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A few weeks ago, I was driving home and a teenage boy walking his dog waved at me. Did I know this boy? Nope. I’d never seen him before. I didn’t know the boy’s name or what home he lives in around our neighborhood. I’d never had a conversation with him or pet his dog. Yet, he thoughtfully lifted his head and gave me a wave as I drove by.

Fifteen years ago, when I first moved to the southern part of the United States, this type of gesture totally surprised me. I’d think, “Do I know that person? Why are they waving at me?” Yet, their happy disposition spilled onto me and I couldn’t help but wave back. Nowadays, I’m used to the “wave”. As I drive around town or walk my dog around the neighborhood, more often than not, I’m waving at random people. When I travel to other towns, without thinking, I find myself waving at walkers on the road. I’m often met with a quizzical look. However, I find the “wave” makes living in a town brighter and friendlier. Living where civil niceties are shared helps me stay connected to those I may never speak to.

Rainbow WebThese days, dwelling on our connection with those we won’t ever meet is incredibly important. This past year, in a children’s ministry I help with, the talented instructor, Kirsten, had the children stand in a circle. She wove yarn all throughout them, connecting them in a web of string. She told half of the children to pull on their section of the web. The children on the opposite side couldn’t help but be pulled forward. Then, she had all the kids lift their hands high, the whole web moved. Finally, she told a few children to drop their yarn; the web crumbled. This was a powerful illustration of how our actions create a ripple effect for others.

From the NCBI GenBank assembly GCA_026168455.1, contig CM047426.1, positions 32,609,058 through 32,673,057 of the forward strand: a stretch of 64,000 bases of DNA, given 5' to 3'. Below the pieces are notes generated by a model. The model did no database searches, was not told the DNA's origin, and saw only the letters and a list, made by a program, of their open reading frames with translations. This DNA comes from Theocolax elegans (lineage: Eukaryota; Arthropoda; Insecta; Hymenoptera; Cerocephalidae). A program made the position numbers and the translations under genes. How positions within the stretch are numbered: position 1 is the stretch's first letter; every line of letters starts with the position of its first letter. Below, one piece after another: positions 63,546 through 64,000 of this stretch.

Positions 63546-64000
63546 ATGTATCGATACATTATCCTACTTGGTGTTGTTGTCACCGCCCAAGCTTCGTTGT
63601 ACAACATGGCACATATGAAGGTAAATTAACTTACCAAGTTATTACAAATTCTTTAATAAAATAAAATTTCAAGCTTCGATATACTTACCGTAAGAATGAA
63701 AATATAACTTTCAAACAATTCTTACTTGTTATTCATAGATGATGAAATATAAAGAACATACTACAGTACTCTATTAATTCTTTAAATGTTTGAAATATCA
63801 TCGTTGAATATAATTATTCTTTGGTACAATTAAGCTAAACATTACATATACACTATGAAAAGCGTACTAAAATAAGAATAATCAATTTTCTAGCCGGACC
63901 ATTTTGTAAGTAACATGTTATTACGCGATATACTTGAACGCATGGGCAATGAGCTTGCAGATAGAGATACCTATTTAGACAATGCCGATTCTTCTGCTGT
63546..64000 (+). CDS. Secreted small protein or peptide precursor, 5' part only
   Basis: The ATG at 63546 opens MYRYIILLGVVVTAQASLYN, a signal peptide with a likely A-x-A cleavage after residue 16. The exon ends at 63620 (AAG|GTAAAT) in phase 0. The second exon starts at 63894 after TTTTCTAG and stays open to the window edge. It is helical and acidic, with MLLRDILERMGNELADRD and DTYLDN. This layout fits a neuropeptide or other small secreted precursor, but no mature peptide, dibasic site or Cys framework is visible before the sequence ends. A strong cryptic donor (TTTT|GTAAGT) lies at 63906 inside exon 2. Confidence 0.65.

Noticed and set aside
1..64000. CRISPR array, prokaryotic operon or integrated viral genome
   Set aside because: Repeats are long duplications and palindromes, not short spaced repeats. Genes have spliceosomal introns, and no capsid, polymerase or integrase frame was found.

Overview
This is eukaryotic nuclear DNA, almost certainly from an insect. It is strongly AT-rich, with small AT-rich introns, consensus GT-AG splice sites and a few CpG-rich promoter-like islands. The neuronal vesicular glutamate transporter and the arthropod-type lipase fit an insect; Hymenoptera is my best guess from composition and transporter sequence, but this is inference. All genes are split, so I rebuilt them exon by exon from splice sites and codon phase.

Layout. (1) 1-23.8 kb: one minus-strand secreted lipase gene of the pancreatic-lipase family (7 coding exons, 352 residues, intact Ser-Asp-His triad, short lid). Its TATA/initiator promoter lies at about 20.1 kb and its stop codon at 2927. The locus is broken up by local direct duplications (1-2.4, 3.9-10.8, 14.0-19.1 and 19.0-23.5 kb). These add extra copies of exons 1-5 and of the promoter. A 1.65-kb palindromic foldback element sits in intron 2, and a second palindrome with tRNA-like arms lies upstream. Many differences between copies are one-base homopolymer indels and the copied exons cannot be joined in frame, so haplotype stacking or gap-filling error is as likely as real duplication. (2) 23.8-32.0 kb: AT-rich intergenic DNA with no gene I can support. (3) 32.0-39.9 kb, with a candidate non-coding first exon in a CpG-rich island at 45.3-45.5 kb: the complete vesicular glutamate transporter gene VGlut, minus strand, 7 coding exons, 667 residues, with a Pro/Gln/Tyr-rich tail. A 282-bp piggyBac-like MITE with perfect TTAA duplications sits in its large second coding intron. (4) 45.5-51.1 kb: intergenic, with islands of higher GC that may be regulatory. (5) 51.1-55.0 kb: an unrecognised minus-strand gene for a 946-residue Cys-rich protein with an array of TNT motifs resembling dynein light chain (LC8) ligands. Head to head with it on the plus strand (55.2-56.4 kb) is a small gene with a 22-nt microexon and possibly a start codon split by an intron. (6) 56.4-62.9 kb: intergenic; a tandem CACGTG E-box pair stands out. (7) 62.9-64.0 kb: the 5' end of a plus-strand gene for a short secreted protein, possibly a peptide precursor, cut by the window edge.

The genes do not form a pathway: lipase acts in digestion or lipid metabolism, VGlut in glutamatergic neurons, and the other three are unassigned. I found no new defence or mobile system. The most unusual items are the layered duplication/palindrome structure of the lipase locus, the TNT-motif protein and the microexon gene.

By no means am I here to say I’ve perfected this. In fact, more often than not, I fail regularly all through the day. But, maybe this is why random acts of kindness are such a gift. When I’ve had a bad day, a stranger’s wave reminds me there is goodness in the world. And, waving back is simple! What does a wave cost me? Nothing, other than a single moment of my day. This single moment sparks an inner joy that desires to be spilled over to others.

So, today, let’s wave at someone we don’t know. Maybe our single wave will ripple through the world spreading joy as it goes.


To Ponder:
“The islanders showed us unusual kindness. They built a fire and welcomed us all because it was raining and cold.” – Acts 28:2

What are ways you’ve experience kindness from those you don’t know? How can you spill this kindness to others?